Overturning a marriage contract in family Law pursuant to Torgersrud v. Lightstone, 2023 ONCA 580
In a recent family law case, the Court of Appeal reviewed a decision to overturn two marriage contracts signed in Quebec, which had significant implications for the equalization of property.
The first contract, signed in 1988, was titled "Modification of Matrimonial Property Regime." This document declared the parties as "separate as to property" and essentially renounced their property rights in the event of marriage breakdown. Under Quebec law, this translated to a complete absence of property division upon divorce. Subsequently, in 1990, the couple signed a second Quebec instrument opting out of the family patrimony regime, which divides the net value of family property equally upon marriage dissolution, excluding inheritances, pre-marital property, and gifts.
The parties moved from Montreal to Ottawa, where they lived until their separation in 2015. Following their separation, the wife initiated proceedings to claim equalization under Ontario's Family Law Act (FLA). The husband, however, contended that the Quebec marriage contracts effectively excluded the provisions of the FLA.
The central issue in this case revolved around the validity and impact of the Quebec marriage contracts on the equalization of property as prescribed by Ontario's Family Law Act (“FLA”).
Do these contracts, which declared the parties as "separate as to property" and renounced property rights, effectively override the FLA's equalization provisions?
The application judge found that the Quebec contracts did not supersede the FLA. The contracts did not contain explicit renunciations, releases, or waivers that directly addressed equalization claims. This aligns with jurisprudence, emphasizing a high threshold for out-of-jurisdiction marriage contracts to prevail over the FLA's equalization provisions. However, the Court of Appeal did not comment on this part of the analysis because of the alternative conclusion by the application judge.
In the alternative, the application judge also considered the discretionary power provided by s. 56(4) of the FLA. This section empowers the court to set aside a domestic contract if certain conditions are met, including a failure to disclose significant assets, a lack of understanding of the contract's consequences, or other contractual issues. The Court of Appeal explained:
 Section 56(4) provides:
Setting aside domestic contract
(4) A court may, on application, set aside a domestic contract or a provision in it,
(a) if a party failed to disclose to the other significant assets, or significant debts or other liabilities, existing when the domestic contract was made;
(b) if a party did not understand the nature or consequences of the domestic contract; or
(c) otherwise in accordance with the law of contract. R.S.O. 1990, c. F.3, s. 56 (4).
 With respect to s. 56(4)(a), the application judge found, at para. 246, that the husband failed to disclose the value of assets as of the date of the marriage contract, specifically that he was about to receive 1/3 of his mother’s estate (as declared in his financial statement and NFP statement, for a total of approximately $4M). This is not a paltry sum.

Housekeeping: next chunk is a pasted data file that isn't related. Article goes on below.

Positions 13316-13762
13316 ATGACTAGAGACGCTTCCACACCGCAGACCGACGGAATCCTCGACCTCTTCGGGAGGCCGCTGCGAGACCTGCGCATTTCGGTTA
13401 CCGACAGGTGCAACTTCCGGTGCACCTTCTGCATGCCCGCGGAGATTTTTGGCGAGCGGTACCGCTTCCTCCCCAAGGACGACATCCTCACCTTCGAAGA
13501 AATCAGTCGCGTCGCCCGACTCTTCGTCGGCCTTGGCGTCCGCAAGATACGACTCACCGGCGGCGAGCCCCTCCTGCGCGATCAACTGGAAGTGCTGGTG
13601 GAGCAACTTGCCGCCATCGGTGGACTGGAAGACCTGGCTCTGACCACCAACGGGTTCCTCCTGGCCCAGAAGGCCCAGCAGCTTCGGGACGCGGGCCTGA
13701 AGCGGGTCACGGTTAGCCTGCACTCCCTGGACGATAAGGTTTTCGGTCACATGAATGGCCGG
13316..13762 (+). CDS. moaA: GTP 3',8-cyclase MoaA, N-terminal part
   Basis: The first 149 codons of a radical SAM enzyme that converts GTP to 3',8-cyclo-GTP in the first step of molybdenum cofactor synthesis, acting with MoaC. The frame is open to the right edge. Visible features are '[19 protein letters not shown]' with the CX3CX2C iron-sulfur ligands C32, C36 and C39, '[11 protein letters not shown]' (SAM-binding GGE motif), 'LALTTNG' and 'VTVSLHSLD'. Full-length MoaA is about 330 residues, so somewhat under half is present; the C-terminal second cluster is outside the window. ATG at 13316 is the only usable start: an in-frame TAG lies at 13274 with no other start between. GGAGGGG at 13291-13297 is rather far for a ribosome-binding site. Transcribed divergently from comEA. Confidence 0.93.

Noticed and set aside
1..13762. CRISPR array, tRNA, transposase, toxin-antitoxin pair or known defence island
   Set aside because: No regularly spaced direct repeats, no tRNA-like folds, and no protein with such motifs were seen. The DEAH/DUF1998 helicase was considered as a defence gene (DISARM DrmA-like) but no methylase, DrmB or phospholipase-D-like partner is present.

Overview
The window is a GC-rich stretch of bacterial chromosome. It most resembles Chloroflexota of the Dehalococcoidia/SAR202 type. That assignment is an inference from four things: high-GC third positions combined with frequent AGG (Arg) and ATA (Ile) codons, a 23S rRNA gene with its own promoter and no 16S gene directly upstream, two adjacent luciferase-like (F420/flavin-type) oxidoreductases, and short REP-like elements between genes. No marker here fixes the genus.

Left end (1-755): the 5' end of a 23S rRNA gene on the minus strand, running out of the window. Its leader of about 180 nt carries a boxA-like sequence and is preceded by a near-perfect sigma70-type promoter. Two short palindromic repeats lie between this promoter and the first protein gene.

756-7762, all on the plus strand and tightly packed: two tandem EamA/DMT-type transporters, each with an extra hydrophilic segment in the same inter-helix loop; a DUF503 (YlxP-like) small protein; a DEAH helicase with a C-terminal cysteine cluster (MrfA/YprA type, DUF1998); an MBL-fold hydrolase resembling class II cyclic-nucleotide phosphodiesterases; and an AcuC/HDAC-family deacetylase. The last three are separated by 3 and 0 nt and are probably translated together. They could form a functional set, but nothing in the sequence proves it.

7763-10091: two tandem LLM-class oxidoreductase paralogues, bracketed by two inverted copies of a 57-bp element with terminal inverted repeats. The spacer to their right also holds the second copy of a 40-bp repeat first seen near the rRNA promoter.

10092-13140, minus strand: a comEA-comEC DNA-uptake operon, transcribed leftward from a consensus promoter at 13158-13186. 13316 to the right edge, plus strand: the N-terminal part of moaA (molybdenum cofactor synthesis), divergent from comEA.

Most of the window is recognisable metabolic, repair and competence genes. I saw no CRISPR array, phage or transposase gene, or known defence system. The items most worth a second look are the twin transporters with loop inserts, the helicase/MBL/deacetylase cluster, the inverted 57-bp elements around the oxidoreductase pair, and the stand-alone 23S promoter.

The application judge found that the wife “met her onus” under s. 56(4)(b), because she did not understand her entitlements under the law and therefore did not understand what rights she was renouncing in signing the contract. The meetings with the notary were short with little time to reflect, and the instruments did not contain details of her legal entitlements at the marriage breakdown and did not provide detailed waivers and releases which would have directed her to understand what wealth she might otherwise be entitled to share under the governing legislation.
 The application judge concluded, at para. 260:
I find that the wife would have rethought her position and what she was giving up if she knew she was renouncing her future rights to a division of property of that magnitude.
In this case, it was found that the husband failed to disclose substantial assets, specifically, a significant inheritance. The wife was unaware of the extent of the husband's financial position at the time of contract execution. Additionally, the contracts did not provide her with a clear understanding of what rights she was renouncing.
The application judge, exercising her discretion under s. 56(4) of the FLA, chose to set aside the contracts. This decision was justified by the husband's failure to disclose substantial assets and the wife's lack of understanding regarding the implications of the contracts. Given the potential magnitude of the husband's earnings from inheritances and the absence of full disclosure, fairness dictated that the contracts be invalidated.
The Court of Appeal did not find any error because these were findings of fact that were entitled to substantial deference. The appeal was dismissed:
 We do not need to decide this issue. The application judge’s alternative analysis involves discretionary decisions, which are entitled to deference and disclose no error. Accordingly, regardless of the result on the first issue, the appellant cannot succeed.
This family law case highlights the intricate legal considerations surrounding marriage contracts signed in one jurisdiction but applied in another.
This case serves as a reminder of the importance of full financial disclosure and clarity in marital contracts. It illustrates the court's commitment to ensuring fairness and equity in family law matters, even in the presence of intricate legal contracts.